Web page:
re: Mimicry v Acting
Posted by: AlanScott 08:13 pm EST 01/14/23
In reply to: re: Mimicry v Acting - Chromolume 07:46 pm EST 01/14/23

It's known that Rodgers and Hammerstein wanted replacements in their long-running shows to give performances very much in line with what the original players had done. When Josh Logan simply wanted to adjust some staging in the national tour of South Pacific to suit the different performers and what they brought to the roles, it caused both a dispute and something of a rift between them. They explicitly stated at times that what had been proven to work should be recreated both by replacements and in revivals. They entrusted a much-disliked guy named Jerome Whyte to recreate stagings for tours and for London, and he was apparently a stickler for demanding of performers slavish imitations of the original performances.

Having said that, when Alfred Drake replaced Yul Brynner temporarily as the King, I doubt he was browbeaten to imitate Brynner. And I would imagine that Patricia Morison was given some freedom when she took over as Anna. Generally speaking, however, they certainly did want replacements to stick within a strictly defined framework. This may be why replacements in Rodgers and Hammerstein were rarely big stars or notably individual performers, even in those cases where stars had been cast originally.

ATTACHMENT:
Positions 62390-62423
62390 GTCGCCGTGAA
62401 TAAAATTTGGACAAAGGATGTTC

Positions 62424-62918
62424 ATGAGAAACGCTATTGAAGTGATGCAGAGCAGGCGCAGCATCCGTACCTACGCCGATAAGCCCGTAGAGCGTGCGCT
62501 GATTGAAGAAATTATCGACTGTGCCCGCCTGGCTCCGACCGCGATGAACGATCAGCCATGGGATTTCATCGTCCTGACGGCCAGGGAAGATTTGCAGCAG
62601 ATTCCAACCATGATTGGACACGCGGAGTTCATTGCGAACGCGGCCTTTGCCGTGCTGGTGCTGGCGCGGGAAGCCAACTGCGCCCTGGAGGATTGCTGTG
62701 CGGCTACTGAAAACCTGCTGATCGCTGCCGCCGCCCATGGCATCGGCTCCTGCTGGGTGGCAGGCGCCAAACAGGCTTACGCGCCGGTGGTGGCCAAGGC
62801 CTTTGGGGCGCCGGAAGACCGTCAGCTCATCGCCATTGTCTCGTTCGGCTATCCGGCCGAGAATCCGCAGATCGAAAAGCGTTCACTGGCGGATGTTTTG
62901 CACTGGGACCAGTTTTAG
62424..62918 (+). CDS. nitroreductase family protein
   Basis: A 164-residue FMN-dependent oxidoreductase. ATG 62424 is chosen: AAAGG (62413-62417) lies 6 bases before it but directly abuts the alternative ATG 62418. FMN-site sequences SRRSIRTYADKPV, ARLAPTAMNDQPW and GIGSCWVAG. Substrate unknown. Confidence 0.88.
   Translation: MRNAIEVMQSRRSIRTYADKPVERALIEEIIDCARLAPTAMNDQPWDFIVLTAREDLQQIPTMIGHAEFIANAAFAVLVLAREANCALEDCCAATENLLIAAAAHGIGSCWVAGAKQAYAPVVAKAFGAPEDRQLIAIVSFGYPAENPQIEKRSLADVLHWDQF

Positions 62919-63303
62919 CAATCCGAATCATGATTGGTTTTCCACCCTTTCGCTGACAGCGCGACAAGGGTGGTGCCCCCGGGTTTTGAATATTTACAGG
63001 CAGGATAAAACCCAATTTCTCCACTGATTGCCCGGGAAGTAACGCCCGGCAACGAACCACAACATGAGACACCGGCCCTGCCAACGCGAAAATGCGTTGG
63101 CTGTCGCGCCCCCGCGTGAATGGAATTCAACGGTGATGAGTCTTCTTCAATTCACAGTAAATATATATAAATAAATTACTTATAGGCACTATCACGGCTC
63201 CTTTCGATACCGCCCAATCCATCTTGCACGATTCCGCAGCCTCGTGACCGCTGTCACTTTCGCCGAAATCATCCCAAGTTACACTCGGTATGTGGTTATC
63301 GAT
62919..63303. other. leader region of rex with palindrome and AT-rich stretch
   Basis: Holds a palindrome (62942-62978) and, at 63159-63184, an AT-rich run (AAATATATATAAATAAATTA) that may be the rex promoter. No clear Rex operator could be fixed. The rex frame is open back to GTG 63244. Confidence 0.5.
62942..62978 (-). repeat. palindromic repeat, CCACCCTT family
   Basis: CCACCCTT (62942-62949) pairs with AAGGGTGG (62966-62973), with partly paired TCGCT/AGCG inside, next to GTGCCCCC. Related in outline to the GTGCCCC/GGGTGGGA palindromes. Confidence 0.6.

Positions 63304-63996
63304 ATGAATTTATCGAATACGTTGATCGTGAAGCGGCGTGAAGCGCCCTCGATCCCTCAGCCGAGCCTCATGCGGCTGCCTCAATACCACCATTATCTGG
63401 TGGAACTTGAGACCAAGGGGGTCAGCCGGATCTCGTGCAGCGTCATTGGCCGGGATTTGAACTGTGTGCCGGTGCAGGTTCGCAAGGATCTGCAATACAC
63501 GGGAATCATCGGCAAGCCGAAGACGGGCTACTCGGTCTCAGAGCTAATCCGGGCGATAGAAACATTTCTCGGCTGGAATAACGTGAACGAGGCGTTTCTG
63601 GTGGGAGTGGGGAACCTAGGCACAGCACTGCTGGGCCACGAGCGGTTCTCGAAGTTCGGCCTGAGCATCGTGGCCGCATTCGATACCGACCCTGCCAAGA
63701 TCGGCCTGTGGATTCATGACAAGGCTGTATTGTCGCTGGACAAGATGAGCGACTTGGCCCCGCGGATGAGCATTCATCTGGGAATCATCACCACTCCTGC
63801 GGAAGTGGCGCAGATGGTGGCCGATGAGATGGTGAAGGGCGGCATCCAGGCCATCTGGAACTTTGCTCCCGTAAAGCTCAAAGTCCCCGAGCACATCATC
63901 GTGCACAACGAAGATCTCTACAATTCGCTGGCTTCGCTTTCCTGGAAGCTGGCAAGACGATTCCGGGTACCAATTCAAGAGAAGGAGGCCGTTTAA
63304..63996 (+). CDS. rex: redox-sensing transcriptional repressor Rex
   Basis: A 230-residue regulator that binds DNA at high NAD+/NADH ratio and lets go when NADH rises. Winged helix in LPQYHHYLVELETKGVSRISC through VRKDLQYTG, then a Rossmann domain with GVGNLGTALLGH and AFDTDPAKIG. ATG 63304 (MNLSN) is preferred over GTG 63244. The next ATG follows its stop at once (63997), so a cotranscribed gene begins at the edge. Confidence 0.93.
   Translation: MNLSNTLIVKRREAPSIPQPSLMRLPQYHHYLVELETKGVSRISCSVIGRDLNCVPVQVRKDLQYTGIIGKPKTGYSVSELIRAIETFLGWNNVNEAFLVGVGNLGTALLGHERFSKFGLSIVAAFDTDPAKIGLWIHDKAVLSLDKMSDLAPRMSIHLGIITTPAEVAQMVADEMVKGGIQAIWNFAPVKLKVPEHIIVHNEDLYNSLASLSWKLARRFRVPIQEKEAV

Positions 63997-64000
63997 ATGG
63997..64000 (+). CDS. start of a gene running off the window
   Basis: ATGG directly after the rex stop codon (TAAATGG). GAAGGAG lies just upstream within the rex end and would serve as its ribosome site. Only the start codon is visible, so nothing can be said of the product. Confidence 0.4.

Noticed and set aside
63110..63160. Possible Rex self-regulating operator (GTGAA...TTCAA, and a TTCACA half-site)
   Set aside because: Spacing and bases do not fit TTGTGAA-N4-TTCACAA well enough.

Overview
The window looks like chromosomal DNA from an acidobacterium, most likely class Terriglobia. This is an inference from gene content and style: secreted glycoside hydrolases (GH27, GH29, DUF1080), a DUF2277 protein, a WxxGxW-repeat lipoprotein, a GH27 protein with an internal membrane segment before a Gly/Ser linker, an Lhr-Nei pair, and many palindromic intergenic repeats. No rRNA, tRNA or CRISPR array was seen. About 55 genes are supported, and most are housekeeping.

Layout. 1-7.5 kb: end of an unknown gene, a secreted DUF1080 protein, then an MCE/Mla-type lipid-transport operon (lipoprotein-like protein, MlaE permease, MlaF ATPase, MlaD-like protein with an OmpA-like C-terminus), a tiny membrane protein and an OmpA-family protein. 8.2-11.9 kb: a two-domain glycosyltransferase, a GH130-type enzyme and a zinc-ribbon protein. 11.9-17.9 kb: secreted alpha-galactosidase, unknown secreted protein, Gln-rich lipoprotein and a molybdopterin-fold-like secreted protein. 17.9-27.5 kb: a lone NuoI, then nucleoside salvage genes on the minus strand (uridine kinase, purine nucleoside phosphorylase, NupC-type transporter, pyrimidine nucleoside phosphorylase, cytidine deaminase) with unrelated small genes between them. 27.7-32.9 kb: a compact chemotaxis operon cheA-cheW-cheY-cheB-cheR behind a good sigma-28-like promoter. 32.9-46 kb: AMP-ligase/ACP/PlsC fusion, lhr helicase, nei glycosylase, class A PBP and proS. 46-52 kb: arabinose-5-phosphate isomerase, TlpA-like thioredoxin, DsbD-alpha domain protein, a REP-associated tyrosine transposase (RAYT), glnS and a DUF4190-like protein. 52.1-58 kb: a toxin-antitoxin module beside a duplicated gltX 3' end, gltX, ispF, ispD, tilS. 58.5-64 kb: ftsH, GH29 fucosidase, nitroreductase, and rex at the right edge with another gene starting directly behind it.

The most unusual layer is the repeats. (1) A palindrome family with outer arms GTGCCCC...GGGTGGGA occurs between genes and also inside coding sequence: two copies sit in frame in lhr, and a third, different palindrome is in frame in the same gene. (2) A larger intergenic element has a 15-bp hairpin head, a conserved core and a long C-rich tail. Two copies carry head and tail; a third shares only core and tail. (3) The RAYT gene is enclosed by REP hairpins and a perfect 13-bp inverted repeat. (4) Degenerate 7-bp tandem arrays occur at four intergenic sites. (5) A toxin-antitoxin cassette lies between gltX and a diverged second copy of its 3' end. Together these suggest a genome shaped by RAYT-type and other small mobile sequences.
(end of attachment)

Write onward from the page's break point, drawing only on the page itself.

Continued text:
I don't think this was the case with everyone's shows during the so-called Golden Age, or at least not to such an extent. For one obvious example, there was clearly no way Carol Channing was going to give Rosalind Russell's performance in Wonderful Town, but even back then long-running shows were to some degree machines. Stars might be given leeway, but supporting players less so. And even with leading roles . . . When Edward Mulhare took over as Henry Higgins, reviews noted that he seemed to be imitating Rex Harrison's performance to a perhaps excessive degree.

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